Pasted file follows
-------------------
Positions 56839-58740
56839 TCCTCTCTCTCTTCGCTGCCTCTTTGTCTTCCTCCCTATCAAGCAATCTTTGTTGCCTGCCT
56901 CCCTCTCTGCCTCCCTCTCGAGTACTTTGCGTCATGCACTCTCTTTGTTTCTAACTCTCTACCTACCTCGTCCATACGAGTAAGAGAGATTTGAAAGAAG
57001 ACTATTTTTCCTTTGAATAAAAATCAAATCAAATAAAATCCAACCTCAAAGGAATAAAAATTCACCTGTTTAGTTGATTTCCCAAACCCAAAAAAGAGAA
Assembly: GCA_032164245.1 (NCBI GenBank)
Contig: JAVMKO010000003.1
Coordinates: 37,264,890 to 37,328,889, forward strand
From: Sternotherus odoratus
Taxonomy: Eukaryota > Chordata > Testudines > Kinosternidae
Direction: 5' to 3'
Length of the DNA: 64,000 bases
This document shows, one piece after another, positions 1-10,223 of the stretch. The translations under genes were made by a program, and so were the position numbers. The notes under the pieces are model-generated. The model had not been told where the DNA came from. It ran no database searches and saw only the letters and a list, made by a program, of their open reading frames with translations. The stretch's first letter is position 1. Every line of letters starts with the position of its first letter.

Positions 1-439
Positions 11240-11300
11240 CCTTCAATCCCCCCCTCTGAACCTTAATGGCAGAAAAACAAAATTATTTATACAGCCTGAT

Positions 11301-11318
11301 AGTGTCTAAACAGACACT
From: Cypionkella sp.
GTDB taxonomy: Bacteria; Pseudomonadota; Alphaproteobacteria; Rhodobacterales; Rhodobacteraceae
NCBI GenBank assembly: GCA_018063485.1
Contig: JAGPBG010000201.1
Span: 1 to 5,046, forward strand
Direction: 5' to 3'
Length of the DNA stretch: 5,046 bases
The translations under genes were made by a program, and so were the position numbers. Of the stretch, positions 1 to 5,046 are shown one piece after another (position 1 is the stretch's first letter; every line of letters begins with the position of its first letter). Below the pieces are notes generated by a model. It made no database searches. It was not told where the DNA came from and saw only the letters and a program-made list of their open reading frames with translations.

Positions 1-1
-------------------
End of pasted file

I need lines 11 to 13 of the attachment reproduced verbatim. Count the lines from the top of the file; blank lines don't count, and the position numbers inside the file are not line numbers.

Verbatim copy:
Length of the DNA: 64,000 bases
This document shows, one piece after another, positions 1-10,223 of the stretch. The translations under genes were made by a program, and so were the position numbers. The notes under the pieces are model-generated. The model had not been told where the DNA came from. It ran no database searches and saw only the letters and a list, made by a program, of their open reading frames with translations. The stretch's first letter is position 1. Every line of letters starts with the position of its first letter.

Positions 1-439